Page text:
- ORDER: Charadriiformes
- FAMILY: Scolopacidae
Least Sandpipers are the smallest of the small sandpipers known as “peeps”—not much bigger than a sparrow. They have distinctive yellow-green legs and a high-pitched creep call. Look for them on edges of mudflats or marshes, where they walk with a hunched posture and probe for little crustaceans, insects, and other invertebrates. This common but declining shorebird migrates thousands of miles between its arctic breeding grounds and wintering grounds as far south as Chile and Brazil.More ID Info
Find This Bird
Least Sandpipers breed in the tundra of the far north, so most people see them during migration (April to May and July to October) or winter. Look for them on mudflats or protected beaches. They are easiest to find on the coasts, but are also plentiful as migrants on inland bodies of water. Once you find suitable habitat of wet mud or sand, scan the edges of the water and look for very small sandpipers, warm brown above and white below with a short, thin, slightly decurved bill. If you can see yellowish legs you’ll be able to narrow down this bird quickly; just keep in mind that their legs sometimes look dark from mud stains. Shorebird identification can be complicated, so it’s important to look closely and carefully.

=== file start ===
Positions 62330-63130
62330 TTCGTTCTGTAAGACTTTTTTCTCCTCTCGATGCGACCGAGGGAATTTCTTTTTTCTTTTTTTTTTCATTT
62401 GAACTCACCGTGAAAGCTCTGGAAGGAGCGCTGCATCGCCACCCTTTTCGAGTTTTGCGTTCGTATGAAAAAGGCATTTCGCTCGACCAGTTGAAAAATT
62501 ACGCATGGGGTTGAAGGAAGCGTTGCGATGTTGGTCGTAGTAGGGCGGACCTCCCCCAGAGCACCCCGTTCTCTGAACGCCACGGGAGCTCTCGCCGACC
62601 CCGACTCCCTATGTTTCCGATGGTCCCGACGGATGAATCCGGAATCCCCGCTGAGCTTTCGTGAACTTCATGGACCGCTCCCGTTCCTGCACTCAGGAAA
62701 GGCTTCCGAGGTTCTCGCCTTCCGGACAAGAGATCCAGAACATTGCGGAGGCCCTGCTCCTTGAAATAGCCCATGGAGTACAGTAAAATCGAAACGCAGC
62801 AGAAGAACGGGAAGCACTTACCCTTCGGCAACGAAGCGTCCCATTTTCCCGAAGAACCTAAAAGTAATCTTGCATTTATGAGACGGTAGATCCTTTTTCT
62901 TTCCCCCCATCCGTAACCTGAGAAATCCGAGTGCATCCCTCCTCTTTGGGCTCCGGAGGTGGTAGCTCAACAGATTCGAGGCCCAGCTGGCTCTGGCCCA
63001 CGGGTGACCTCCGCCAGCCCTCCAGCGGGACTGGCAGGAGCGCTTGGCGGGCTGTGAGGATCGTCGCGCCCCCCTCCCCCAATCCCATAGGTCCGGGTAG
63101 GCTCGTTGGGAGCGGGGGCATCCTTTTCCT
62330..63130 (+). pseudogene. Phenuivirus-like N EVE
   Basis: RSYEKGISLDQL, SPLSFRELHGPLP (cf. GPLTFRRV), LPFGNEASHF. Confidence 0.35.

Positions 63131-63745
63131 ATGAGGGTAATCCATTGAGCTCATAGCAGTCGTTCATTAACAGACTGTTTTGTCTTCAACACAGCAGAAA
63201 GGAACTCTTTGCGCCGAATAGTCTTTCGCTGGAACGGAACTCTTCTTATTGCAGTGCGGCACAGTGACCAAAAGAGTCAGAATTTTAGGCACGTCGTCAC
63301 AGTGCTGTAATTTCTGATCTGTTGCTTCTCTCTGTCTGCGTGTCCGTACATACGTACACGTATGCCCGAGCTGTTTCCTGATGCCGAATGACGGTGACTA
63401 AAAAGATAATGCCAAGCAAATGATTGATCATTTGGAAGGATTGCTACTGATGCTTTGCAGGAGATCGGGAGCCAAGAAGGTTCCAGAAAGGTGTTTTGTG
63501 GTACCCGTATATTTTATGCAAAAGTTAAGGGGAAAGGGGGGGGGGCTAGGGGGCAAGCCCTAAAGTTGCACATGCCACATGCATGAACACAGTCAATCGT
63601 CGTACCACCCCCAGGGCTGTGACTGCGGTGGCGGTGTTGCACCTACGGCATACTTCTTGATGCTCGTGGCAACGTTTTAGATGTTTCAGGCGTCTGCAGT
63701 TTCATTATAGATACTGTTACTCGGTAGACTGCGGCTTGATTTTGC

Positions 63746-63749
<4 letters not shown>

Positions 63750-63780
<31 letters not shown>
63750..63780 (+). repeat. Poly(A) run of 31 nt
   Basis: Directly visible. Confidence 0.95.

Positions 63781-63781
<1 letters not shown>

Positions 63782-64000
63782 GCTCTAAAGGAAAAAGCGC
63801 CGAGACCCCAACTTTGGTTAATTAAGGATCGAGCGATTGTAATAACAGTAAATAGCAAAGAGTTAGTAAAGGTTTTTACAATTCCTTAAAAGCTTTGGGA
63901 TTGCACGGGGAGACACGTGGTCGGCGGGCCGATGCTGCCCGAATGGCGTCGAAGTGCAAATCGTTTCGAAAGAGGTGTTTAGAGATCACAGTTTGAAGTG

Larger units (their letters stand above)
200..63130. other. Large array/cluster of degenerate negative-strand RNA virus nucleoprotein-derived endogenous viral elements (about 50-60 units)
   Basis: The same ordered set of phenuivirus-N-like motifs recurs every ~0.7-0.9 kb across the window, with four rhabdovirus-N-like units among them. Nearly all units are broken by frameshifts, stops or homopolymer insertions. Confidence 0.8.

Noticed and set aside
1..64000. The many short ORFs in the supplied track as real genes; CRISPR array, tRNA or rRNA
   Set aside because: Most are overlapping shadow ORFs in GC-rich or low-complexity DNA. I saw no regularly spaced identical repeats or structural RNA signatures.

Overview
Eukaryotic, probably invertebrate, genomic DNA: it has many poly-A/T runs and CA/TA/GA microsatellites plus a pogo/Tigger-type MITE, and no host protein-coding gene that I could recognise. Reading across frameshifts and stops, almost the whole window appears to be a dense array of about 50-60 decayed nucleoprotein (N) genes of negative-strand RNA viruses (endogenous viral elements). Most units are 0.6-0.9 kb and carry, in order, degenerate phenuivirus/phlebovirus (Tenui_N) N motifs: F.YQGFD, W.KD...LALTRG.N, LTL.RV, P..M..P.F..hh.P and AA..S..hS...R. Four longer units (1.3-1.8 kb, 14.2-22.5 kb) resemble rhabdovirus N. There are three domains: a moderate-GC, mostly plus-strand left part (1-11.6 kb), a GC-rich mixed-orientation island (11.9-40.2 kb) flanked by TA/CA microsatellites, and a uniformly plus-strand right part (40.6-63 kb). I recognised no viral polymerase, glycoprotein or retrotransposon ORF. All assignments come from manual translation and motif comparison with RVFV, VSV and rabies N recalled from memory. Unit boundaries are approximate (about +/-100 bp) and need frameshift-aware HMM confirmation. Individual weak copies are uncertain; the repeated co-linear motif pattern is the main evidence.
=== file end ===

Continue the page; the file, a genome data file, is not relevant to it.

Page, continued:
- Correlimos Menudillo (Spanish)
- Bécasseau minuscule (French)
- Cool Facts
- The Least Sandpiper is the smallest shorebird in the world, weighing in at about 1 ounce and measuring 5-6 inches long. Males are slightly smaller than females.
- Eastern populations probably fly nonstop over the ocean from the Gulf of St. Lawrence and New England to wintering grounds in northeastern South America, a distance of about 1,800 to 2,500 miles.
- Researchers studying Least Sandpipers discovered a new feeding mechanism. While probing damp mud with their bills, the sandpipers use the surface tension of the water to transport prey quickly from their bill tips to their mouths.
- Least Sandpipers hunt for food on slightly drier, higher ground compared to other small sandpipers. Although numerous worldwide, they usually flock in smaller numbers—dozens rather than hundreds or thousands—than some other shorebirds.
- The oldest Least Sandpiper on record was a female, and at least 15 years old when she was recaptured and released by a Nova Scotia researcher in 1985.